### Table 1: A brief summary of the patterns included into the current version of the Basic PARAMAT Pattern Library. All BLAS routines operating on dense real matrices are included. A pattern apos;s order number (left hand column) denotes the depth of a loop nest that is usually encountered in a straightforward sequential implementation of that pattern. The so{called unstable patterns, e.g. general vector operation (GVOP(1)) or multiple vector triad (VMULTIADD(1)), are not listed because they are decomposed into their basic patterns before being submitted to the code generation stage, thus being invisible to code generation.

1996

"... In PAGE 4: ... A pattern is considered to be a primitive with respect to mathematical properties, data structures of operands, memory access structure, array alignment preferences and run time behaviour. We have collected around 150 patterns in a basic pattern library (see [Ke 94a], chapter 5 for the complete speci cation; Table1 gives an overview). We have also recorded typical implementation prototypes (syntactic variations) of these patterns that are used to occur in the sequential source codes considered; they are speci ed in appendix B of [Ke 94a].... In PAGE 18: ... Reduction operations For instances of speci c common reduction operations (cf. Table1 ) like global sum, global product, global OR, global maximum etc., we can make optimal use of optimized routines that are, in general, already supplied with the run time environment of the target machine.... ..."

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### lable there exists a state-feedback controller , u(t) = ?Kx(t), such that the poles (eigenvalues) of the closed-loop system can be located arbitrarily. State-space theory for feedback design was introduced by Kalman in the early sixties [10].Many text books are now available on this approach, see for example [9]. One state-space design theory, which is especially well suited for multivariable feedback systems, is the so-called linear-quadratic (LQ) theory. In the LQ theory the problem is to nd a state- feedback control law which minimizes an integral quadratic per- formance measure of the form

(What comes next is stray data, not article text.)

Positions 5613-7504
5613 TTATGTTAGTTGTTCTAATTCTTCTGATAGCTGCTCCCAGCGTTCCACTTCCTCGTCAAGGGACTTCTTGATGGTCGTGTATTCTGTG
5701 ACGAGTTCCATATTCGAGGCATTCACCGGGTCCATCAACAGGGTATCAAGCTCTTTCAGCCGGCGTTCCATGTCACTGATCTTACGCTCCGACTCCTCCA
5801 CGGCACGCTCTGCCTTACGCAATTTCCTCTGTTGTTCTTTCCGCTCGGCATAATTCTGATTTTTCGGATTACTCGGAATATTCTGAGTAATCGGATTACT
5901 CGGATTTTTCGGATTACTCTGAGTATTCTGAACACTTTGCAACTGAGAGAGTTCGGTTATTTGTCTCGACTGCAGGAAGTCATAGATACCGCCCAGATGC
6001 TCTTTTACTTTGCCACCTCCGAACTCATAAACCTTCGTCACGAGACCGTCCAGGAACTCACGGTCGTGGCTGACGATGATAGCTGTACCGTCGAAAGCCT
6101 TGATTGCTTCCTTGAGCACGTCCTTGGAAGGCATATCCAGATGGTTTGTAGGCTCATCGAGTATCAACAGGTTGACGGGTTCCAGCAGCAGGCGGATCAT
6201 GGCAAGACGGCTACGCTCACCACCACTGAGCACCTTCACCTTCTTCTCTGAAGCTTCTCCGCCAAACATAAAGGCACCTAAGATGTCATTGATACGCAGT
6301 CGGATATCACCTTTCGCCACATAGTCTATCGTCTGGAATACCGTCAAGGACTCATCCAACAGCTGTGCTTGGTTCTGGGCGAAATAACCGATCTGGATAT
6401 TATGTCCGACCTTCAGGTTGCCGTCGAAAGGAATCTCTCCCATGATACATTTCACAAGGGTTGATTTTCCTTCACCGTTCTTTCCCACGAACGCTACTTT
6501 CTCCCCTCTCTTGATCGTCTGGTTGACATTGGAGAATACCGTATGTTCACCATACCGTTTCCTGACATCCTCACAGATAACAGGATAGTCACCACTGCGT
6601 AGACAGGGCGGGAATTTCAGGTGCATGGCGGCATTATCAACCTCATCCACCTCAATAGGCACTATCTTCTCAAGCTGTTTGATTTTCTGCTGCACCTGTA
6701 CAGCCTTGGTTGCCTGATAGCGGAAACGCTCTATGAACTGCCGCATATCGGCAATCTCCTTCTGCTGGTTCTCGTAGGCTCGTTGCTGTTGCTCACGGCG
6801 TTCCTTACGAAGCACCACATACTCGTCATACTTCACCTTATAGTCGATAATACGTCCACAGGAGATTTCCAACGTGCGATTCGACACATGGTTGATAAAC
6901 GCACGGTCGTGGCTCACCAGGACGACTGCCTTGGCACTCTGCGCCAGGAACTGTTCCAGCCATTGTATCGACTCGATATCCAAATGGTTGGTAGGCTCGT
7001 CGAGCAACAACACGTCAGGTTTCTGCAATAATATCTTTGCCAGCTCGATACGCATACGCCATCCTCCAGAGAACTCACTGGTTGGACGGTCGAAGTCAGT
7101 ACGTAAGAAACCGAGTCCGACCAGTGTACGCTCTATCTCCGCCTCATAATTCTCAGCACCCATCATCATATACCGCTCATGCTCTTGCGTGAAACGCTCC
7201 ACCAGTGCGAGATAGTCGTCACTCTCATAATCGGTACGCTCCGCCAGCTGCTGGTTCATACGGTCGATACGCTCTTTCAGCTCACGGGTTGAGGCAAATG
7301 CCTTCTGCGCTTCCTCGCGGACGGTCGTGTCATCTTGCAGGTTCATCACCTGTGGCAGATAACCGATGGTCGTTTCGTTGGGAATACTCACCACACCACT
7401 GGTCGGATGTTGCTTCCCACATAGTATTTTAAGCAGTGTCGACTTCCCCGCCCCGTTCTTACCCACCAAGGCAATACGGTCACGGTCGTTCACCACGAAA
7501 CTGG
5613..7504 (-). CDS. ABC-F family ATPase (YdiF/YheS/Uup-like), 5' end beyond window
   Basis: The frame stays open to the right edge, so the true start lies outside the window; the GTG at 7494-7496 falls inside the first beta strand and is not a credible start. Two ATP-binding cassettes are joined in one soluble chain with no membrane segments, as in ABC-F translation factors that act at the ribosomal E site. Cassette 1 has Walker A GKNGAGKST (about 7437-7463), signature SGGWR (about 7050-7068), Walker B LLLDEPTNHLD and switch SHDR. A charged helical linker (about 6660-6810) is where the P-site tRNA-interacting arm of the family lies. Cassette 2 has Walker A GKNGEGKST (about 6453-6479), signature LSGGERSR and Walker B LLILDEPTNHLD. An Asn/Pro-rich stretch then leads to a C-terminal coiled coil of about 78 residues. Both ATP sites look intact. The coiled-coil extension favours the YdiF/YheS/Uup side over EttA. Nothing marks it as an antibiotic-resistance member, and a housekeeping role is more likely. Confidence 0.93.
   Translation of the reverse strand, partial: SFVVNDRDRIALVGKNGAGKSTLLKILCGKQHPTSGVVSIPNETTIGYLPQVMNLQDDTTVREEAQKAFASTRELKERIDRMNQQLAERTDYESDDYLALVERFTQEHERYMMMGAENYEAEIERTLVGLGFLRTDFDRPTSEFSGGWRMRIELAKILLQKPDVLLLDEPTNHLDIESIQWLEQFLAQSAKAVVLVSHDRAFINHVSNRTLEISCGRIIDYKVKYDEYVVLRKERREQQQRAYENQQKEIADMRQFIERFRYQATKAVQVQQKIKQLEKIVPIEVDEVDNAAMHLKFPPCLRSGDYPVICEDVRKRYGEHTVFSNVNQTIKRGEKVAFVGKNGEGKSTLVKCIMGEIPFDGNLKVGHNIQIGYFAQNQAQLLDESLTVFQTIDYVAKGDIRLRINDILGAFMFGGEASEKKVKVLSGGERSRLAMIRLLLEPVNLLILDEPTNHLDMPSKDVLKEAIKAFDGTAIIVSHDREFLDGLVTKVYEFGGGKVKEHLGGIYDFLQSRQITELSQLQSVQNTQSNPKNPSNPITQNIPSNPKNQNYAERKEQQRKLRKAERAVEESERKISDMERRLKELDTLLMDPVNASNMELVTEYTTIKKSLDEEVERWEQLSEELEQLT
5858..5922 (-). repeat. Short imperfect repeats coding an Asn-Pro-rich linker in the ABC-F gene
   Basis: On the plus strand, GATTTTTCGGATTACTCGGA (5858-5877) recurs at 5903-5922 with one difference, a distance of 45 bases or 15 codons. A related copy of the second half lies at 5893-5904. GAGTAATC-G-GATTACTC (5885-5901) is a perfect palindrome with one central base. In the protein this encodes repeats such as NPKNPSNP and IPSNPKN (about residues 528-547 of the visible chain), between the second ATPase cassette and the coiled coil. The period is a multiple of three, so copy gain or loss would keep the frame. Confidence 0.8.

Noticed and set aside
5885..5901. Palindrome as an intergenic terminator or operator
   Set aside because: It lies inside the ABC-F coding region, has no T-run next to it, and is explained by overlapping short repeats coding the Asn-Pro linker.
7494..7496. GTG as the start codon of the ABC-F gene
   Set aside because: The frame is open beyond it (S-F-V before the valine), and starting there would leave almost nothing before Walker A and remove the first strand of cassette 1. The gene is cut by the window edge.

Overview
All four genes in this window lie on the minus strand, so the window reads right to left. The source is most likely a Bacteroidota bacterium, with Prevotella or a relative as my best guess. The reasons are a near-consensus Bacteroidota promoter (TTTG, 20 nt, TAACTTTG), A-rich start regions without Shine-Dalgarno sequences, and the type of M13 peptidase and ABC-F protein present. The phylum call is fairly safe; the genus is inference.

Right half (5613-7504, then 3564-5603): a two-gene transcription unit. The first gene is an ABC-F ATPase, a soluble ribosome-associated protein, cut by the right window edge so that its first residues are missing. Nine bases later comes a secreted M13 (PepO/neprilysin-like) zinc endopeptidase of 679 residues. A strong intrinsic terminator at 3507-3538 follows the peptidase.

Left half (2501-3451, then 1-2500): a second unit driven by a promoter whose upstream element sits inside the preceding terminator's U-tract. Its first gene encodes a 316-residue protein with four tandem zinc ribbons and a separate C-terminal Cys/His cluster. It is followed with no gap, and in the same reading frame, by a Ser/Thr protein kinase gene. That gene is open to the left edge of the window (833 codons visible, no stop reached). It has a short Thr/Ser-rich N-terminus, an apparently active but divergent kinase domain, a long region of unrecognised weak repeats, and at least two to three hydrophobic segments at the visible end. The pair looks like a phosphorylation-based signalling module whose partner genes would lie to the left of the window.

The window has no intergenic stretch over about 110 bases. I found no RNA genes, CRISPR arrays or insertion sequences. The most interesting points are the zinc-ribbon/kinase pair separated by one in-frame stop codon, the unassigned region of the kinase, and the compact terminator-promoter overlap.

### TABLE IV COMPARISON BETWEEN THE THROUGHPUT OF THE TP-ALGORITHM AND THE, SO-CALLED, SHORTEST PATH SCHEME THAT ACHIEVES THE MAXIMUM THEORETICAL THROUGHPUT.

2003

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### TABLE III COMPARISON BETWEEN THE THROUGHPUT OF THE TP-ALGORITHM AND THE, SO-CALLED, SHORTEST PATH SCHEME THAT ACHIEVES THE MAXIMUM THEORETICAL THROUGHPUT.

2003

Cited by 8

### TABLE III COMPARISON BETWEEN THE THROUGHPUT OF THE TP-ALGORITHM AND THE, SO-CALLED, SHORTEST PATH SCHEME THAT ACHIEVES THE MAXIMUM THEORETICAL THROUGHPUT.

2003

Cited by 8

### Table 3. Results for Australian institutions A B C D E F G

2007

"... In PAGE 13: ...Applying this metric would give the universities of Sydney and Melbourne the highest share of government floor funding (see Table3 , column G). As a general trend it seems clear that the larger universities (Go8 Universities) do well from a formula- based funding of the proposed type.... In PAGE 13: ... As a general trend it seems clear that the larger universities (Go8 Universities) do well from a formula- based funding of the proposed type. This is partly because of the quality dimension (displayed in column E, Table3 ) which is given a heavy weight in this model. ANU has fewer articles than New S Wales Univ, but in the end the summation of Waring value and CPP/FCSm gives ANU a higher figure.... ..."

### Table 1. Animals (Entities) and Attributes in the so-called trasnpose way (13x16). In the front way (16x13), Entities are rows and Attributes columns.

2002

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### Table 3. SO-CAL Results using hand-ranked dictionary

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